While seasonal influenza (flu) viruses are detected year-round in the United States, flu viruses typically circulate during the fall and winter during what’s known as the flu season. The exact timing and duration of flu seasons varies, but flu activity often begins to increase in October. Most of the time flu activity peaks between December and February, although significant activity can last as late as May. Since the start of the COVID pandemic, the timing and duration of flu activity has been less predictable.
The figure below shows peak flu activity in the United States by month for the 1982-1983 through 2021-2022 flu seasons. The “peak month of flu activity” is the month with the highest percentage of respiratory specimens testing positive for influenza virus infection during that flu season. During this 40-year period, flu activity most often peaked in February (17 seasons), followed by December (7 seasons), January (6 seasons) and March (6 seasons).
In the United States, flu season usually occurs in the fall and winter. While influenza viruses spread year-round, most of the time flu activity peaks between December and February. The overall health impact (e.g., infections, hospitalizations, and deaths) of flu varies from season to season. CDC collects, compiles, and analyzes information on influenza activity year-round in the United States and produces FluView, a weekly surveillance report, and FluView Interactive, which allows for more in-depth exploration of influenza surveillance data. The Weekly U.S. Influenza Summary Update is updated weekly year-round.
Flu activity peak months in the U.S. from the 1982-1983 through 2021-2022 flu seasons*
* There was no discernible peak in activity during the 2020-2021 season due to the uncharacteristically low level of influenza virus circulation that season.
The overall health impact (e.g., infections, hospitalizations, and deaths) from flu varies from season to season. CDC collects, compiles, and analyzes information on influenza activity year-round in the United States and produces FluView, a weekly surveillance report, and FluView Interactive, which allows for more in-depth exploration of influenza surveillance data. The Weekly U.S. Influenza Summary Update is updated each week. The U.S. influenza surveillance system is a collaborative effort between CDC and its many partners in state and local health departments, public health and clinical laboratories, vital statistics offices, health care providers, and clinics and emergency departments. Information in five categories is collected from nine different data sources that allow CDC to:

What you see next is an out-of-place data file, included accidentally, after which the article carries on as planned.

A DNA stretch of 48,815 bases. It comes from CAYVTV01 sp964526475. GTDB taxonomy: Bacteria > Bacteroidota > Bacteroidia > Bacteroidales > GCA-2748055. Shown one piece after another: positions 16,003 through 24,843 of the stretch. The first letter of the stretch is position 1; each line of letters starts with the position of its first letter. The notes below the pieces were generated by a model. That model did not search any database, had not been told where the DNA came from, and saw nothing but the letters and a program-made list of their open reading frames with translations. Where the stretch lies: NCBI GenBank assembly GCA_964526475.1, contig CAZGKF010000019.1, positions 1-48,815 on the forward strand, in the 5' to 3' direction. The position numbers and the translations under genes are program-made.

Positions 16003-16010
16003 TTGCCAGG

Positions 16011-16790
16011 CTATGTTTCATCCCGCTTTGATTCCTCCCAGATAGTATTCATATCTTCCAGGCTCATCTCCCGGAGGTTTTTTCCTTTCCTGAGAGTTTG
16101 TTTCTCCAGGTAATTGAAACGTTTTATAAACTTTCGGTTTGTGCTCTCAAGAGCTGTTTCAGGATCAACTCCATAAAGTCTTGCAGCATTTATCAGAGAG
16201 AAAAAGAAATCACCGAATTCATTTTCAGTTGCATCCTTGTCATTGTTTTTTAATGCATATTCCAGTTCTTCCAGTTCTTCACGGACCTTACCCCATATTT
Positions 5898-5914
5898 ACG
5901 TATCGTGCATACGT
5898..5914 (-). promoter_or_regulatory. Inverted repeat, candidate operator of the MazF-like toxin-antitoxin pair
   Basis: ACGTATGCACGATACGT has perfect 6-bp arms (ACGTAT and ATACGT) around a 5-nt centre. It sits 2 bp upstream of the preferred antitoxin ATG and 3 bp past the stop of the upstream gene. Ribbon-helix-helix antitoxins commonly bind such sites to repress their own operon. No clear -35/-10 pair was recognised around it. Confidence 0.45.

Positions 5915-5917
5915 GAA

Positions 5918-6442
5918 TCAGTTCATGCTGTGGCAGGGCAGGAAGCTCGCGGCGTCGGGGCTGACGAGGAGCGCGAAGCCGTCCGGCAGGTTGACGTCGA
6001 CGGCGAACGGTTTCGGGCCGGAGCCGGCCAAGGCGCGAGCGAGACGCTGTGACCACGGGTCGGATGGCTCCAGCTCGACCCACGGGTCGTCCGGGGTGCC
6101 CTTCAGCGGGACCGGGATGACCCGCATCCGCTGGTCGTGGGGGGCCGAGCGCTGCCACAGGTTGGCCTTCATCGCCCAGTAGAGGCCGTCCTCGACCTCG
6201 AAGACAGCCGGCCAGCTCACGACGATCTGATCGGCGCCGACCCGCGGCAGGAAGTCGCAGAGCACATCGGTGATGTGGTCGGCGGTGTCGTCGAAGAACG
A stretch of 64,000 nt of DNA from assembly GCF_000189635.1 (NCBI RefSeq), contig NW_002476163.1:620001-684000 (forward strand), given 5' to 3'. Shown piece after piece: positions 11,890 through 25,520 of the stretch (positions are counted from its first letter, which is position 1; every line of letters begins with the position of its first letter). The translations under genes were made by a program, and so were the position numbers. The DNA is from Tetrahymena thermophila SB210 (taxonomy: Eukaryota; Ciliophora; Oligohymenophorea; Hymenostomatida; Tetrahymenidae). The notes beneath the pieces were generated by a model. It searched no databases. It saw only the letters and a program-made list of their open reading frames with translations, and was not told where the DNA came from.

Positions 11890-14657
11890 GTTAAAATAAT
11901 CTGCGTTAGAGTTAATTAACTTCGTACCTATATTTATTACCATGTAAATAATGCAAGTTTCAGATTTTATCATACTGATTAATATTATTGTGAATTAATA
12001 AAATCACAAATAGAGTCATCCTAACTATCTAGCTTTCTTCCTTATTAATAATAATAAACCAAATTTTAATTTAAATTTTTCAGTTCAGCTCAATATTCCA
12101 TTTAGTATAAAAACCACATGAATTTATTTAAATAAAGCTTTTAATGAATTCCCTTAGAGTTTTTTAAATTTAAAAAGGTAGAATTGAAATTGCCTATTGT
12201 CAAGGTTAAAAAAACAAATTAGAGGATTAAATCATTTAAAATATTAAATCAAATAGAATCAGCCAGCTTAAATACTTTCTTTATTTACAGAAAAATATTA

- Find out when and where influenza activity is occurring
- Track influenza-related illness
- Determine what influenza viruses are circulating
- Detect changes in influenza viruses
- Measure the impact influenza is having on hospitalizations and deaths in the United States
These surveillance components allow CDC to determine when and where influenza activity is occurring, determine what types of influenza viruses are circulating, detect changes in the influenza viruses collected and analyzed, track patterns of influenza-related illness, and measure the impact of influenza in the United States. More information about Influenza Surveillance in the United States is available.
Influenza surveillance data collection is based on a reporting week that starts on Sunday and ends on the following Saturday of each week. Each surveillance participant is requested to summarize the weekly data and submit it to CDC by the following Tuesday afternoon. The data are then downloaded, compiled, and analyzed at CDC. The data are used to update FluView and FluView Interactive on the following Friday.
In addition to flu viruses, several other respiratory viruses also spread during flu season and can cause symptoms similar to those seen with flu infection. These respiratory viruses include rhinovirus (one cause of the “common cold”) and respiratory syncytial virus (RSV), which is the most common cause of severe respiratory illness in young children as well as a leading cause of death from respiratory illness in those aged 65 years and older. Other commonly circulating respiratory viruses include human parainfluenza viruses (HPIV), human metapneumovirus (HMPV), respiratory adenoviruses and human coronavirus. More information about non-influenza respiratory viruses is available.